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Bush Poised to Act on Iraq: Use Force or Force of Law?

October 09, 2002

President Bush is quoted as saying in his speech Monday night: "We refuse to live in fear." Exactly what is he causing the American people to do?

The economy keeps dipping lower and lower, and the threats of terrorist attacks and the so-called necessity for a war on Iraq get hotter and hotter. When are the people in this country going to wake up? Hopefully soon.

Bonnie Kalaf

Studio City

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Re "Cowboy Style Won't Lasso Support," by Tyler Marshall and William Wallace, news analysis, Oct. 7: It is understandable that European diplomats, in their customary dither to avoid decisive action, would seize on Bush's colloquial style as justification for avoiding his compelling substance. It is not understandable that objective journalists would resurrect 2-year-old faux pas to justify their sympathy with perceived European sophistication.

For the record, the president's Monday night address was free of the Western mannerisms so jarring to the ears of the refined. But I do not expect this to produce increased receptivity in Europe or even among certain American journalists.

William R. Snaer

Lake Arrowhead

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I listened to his every word. All of it is conjecture and spreading fear to get a preconceived notion and plan to attack Iraq. Good luck to Bush and his cronies. Congratulations to those who believe his assertions. Let us consider the U.S. Constitution suspended as long as this man is our president.

Bassim Shawaf

Los Angeles

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All the war crimes that "Iraq War Crimes Dossiers in Works" (Oct. 6) lists occurred from 1988 to 1991. You characterize the first Bush administration not pushing for prosecution as ironic, when it was more likely craven political expediency.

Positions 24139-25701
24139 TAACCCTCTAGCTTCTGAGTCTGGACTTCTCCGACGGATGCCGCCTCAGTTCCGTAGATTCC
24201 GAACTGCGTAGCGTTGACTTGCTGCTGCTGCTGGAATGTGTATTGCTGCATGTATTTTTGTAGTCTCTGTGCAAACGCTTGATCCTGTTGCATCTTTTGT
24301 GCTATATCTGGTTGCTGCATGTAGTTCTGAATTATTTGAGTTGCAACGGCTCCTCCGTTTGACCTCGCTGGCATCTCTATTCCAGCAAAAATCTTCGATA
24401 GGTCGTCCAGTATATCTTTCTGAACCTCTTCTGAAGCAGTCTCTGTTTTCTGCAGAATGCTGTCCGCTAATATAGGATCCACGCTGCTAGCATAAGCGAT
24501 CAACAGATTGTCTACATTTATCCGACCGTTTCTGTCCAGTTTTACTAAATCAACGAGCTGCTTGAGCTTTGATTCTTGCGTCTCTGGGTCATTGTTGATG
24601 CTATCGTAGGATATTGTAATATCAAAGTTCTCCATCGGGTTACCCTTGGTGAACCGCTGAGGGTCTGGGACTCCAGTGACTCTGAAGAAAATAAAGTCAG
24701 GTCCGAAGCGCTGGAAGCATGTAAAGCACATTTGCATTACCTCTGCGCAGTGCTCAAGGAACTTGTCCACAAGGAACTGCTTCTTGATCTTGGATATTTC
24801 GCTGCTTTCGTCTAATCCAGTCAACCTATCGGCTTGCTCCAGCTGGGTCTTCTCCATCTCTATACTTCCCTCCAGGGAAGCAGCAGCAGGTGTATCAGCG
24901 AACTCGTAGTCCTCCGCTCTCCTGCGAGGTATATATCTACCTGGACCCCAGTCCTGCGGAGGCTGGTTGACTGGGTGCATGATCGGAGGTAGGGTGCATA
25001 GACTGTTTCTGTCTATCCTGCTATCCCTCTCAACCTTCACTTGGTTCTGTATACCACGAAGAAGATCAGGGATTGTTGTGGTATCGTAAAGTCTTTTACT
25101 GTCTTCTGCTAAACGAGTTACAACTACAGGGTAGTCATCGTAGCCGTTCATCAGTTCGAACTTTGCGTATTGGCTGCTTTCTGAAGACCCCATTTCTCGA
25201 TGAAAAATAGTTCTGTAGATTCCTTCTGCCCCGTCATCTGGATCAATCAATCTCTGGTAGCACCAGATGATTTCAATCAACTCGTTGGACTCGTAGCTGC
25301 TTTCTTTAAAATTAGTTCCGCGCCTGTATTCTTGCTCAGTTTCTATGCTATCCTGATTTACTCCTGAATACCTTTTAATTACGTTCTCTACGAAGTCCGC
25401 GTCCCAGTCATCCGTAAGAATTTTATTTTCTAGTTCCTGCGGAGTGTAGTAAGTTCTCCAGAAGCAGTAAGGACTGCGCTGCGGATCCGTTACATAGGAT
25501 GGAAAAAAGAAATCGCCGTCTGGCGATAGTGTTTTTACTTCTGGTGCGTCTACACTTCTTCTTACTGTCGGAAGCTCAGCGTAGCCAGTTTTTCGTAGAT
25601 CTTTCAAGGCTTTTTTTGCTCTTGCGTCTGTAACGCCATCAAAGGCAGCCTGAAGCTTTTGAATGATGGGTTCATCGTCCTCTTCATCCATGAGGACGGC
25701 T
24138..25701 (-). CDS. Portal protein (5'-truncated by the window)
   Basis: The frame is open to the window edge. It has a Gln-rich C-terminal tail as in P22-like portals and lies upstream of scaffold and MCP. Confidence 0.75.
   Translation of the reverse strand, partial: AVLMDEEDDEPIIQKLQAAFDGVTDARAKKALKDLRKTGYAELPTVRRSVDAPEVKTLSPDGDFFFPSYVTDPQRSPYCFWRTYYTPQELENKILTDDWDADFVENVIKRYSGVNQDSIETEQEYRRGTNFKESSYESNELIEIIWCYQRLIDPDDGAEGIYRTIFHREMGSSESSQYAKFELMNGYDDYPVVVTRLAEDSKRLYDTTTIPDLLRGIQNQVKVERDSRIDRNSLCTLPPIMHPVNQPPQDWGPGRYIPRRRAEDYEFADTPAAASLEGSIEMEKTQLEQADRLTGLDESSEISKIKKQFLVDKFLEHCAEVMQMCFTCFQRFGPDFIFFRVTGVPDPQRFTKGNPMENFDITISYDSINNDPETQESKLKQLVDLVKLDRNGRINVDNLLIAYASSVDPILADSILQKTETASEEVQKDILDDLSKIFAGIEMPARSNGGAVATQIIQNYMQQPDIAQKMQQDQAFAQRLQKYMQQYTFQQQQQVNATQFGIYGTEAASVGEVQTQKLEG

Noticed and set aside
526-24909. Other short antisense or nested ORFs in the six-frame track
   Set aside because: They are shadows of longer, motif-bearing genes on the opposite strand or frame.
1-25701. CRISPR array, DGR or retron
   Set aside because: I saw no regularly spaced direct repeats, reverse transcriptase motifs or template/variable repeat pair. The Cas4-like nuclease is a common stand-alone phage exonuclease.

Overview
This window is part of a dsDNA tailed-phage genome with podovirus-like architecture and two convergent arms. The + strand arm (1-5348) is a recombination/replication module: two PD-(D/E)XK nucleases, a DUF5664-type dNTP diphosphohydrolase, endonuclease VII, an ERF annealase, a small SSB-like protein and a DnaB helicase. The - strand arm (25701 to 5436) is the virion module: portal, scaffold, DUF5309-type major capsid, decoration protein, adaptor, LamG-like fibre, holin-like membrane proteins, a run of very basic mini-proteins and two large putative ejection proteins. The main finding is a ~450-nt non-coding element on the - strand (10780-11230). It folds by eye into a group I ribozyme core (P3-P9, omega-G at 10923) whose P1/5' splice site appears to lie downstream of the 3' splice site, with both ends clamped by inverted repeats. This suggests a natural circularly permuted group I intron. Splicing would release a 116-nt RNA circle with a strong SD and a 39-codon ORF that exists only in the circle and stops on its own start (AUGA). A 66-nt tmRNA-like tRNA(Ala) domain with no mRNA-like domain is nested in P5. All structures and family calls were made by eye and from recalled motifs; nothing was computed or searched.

There has never been a serious explanation as to why we supported Saddam Hussein during the Iran-Iraq war and failed to topple his regime or offer real help to opposition groups after the Gulf War. Why was he an acceptable dictator in 1988 yet is an evildoer now?

Paul Zelevansky

Beverly Hills

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Finally our government is talking seriously about indicting Hussein and his cronies for their crimes against their countrymen and their neighbors. You can hardly find an Iraqi American among us who has not called for such an action before. It is the best way to change the regime and to get the international community behind us.

Ridha Hajjar

Director, Ahlul Beyt Mosque

Pomona

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Certainly Bush deserves the chutzpah-of-the year award. He has spent much time trying to kill the new International Criminal Court but now has decided Hussein should face a modified international tribunal.

Where was he when most of the atrocities were being committed? The Kurds were gassed in 1988, and religious persecution and ethnic cleansing go back to 1991. Somehow the president doesn't seem like he is ready to lead Amnesty International.

Mark Elinson

Los Angeles

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Will someone please remind our president that, as a Texan, he should know that no sheriff worthy of his star goes riding off into the sage after the bad guys without a posse to back him up. If he can't convince the U.N. (posse) that he is right, he just may be wrong.

Gene Huber

Irvine

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I have no doubt that the thousands of people who took part in the peace demonstration at the Federal Building in Westwood on Sunday are sincere. Just as the people who urged this country not to get involved in "Europe's war" between 1939 and 1941 were sincere, until Pearl Harbor changed everything. A dictator is a dictator, whether he is Adolf Hitler or Hussein. They cannot be dealt with diplomatically in the same way that democracies negotiate with each other. To the people who marched across the country, I would ask: Should we wait for another Sept. 11? Should we wait until thousands of Americans are killed in a chemical, biological or nuclear attack? Will it take another Pearl Harbor for you to realize that force is the only thing that dictators like Hussein understand?

Richard Rosenthal

Long Beach

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